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Mesa Patches For Bringing Intel Haswell To OpenGL 4.2

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  • Mesa Patches For Bringing Intel Haswell To OpenGL 4.2

    Phoronix: Mesa Patches For Bringing Intel Haswell To OpenGL 4.2

    Igalia developers have been doing a lot of work this past week from seeing their FP64 Haswell patches merged, issuing new Ivy Bridge FP64 patches for testing, Float64 support for the Intel Vulkan driver, and related work. The newest from Juan Suarez Romero on behalf of Igalian developers are the 11 patches needed for taking Intel's Mesa driver for Haswell to the OpenGL 4.2 milestone...

    http://www.phoronix.com/scan.php?pag...GL-4.2-Patches

  • #2
    Obviously, they won't dramatically improve performance to the point that new big-budget titles can be played, but they're still appreciated. I've had to lock package versions of a couple emulators (yabause and ppsspp) and create a special launcher with Mesa environment variable overrides for Divinity Original Sin to get them all running on my Haswell graphics notebook -- which they do perfectly with the relevant workarounds, so simply doing the work to ensure Haswell reports itself as compliant w/ modern GL apps moving forward is still a big deal. Particularly since subsequent Intel chipsets haven't necessarily been exciting enough to motivate upgrades and not everyone wants a device in discrete-GPU form factors. Plus I think the Windows Haswell driver is stuck at 4.1 or 4.2 so it'll be nice to see Linux go to 4.5 as it did for Broadwell

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    • #3
      I'm mostly wanting GL 4.3+ because of the games that require it (instead of doing the appropriate extension checks for previous versions), not necessarily for the new features.

      My haswell laptop doesn't need the fastest GL performance, but I would at least like for things to launch in the first place so I can attempt to turn down the graphics settings to a playable level.

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      • #4
        Hashwell on Windows is OpenGL 4.3 as of September 2014. Hashwell is currently also the only Intel GPU with a lower GL version on Linux then on Windows, so this should make a pretty cool mile stone as well.

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        • #5
          Originally posted by AJenbo View Post
          Hashwell on Windows is OpenGL 4.3 as of September 2014. Hashwell is currently also the only Intel GPU with a lower GL version on Linux then on Windows, so this should make a pretty cool mile stone as well.
          Ivy Bridge too (4.0 on Windows, 3.3 on Linux).

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          • #6
            Originally posted by tildearrow View Post

            Ivy Bridge too (4.0 on Windows, 3.3 on Linux).
            Technically true, but I was including the patches that are already in review for 4.0 on Ivy

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            • #7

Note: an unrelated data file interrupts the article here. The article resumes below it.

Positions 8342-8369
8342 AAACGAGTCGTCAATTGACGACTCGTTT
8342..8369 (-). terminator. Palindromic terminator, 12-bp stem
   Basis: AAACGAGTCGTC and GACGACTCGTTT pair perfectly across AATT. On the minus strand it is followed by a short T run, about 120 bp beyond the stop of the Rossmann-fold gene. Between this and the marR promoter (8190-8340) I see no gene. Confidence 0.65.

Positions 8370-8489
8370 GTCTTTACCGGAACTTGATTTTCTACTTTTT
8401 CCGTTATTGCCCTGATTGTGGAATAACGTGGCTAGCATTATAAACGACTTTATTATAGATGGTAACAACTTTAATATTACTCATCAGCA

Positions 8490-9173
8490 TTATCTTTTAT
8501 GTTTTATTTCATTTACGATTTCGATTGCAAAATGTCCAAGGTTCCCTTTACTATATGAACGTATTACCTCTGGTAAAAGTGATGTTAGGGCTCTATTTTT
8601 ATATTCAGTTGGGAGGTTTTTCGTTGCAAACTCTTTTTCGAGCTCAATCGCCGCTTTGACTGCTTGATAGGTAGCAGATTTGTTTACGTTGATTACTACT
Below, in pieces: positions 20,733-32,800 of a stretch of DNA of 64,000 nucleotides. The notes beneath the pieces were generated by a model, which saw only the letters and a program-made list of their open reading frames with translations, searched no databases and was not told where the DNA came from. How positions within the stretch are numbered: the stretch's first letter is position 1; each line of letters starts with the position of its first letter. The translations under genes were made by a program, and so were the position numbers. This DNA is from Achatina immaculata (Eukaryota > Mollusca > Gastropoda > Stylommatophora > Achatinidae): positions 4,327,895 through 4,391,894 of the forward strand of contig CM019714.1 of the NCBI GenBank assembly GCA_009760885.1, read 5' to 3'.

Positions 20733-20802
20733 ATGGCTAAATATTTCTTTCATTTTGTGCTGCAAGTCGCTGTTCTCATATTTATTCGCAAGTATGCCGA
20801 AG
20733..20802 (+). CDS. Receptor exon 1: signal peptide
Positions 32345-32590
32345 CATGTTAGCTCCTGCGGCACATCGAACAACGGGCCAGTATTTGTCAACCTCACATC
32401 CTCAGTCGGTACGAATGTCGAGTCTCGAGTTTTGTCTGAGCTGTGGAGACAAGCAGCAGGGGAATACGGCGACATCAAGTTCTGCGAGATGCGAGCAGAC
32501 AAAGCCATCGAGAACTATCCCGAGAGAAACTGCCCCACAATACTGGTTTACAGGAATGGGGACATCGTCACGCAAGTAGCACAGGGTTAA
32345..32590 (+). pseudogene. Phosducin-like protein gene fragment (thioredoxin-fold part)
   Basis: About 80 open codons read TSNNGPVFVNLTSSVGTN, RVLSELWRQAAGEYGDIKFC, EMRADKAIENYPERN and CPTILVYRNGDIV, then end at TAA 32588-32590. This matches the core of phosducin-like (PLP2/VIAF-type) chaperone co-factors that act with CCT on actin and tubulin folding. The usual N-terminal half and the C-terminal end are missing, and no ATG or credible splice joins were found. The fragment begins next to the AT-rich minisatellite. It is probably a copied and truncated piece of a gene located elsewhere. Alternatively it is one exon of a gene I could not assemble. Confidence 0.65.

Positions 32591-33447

hopefully they will also proper finish the vulkan implementation on haswell.
              Also, this card is fast enough to play a lot of games, including wii games through dolphin, even with the vulkan renderer (which is half the speed of opengl)

              Originally posted by AJenbo View Post
              Hashwell on Windows is OpenGL 4.3 as of September 2014. Hashwell is currently also the only Intel GPU with a lower GL version on Linux then on Windows, so this should make a pretty cool mile stone as well.
              Also, mesa supports vulkan, something than isnt happening on intel on windows. But this is overall bad news, we need vulkan to be more spreaded.

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              • #8
                Intel is still working on a vulkan drive for gen6 on Windows afaik

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                • #9
                  Originally posted by edoantonioco View Post
                  Also, mesa supports vulkan, something than isnt happening on intel on windows. But this is overall bad news, we need vulkan to be more spreaded.
                  Intel probably isn't focused that much on Vulkan since it doesn't really have too many advantages for their IGPs. There are 2 primary benefits to Vulkan: easier implementation (compared to OpenGL) and less CPU overhead. Considering how weak Intel GPUs are, CPU overhead has never really been a big deal. I'm guessing this is also why Intel has been so lazy about completing their OpenGL support - there just aren't enough products out there that use 4.3+ and of the ones that do, Intel's IGPs are too weak to handle them.

                  Intel also has a tendency to ignore older products regardless of their capabilities. I'm guessing this is intentional, as it forces people to upgrade. Intel needs every excuse they can get to convince people to buy a CPU with a 5% performance improvement.

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                  • #10
                    Unlocking OpenGL versions on older hardware is still useful for developers that want to target newer OpenGL versions but who only have access to old hardware. This work is important for many people.

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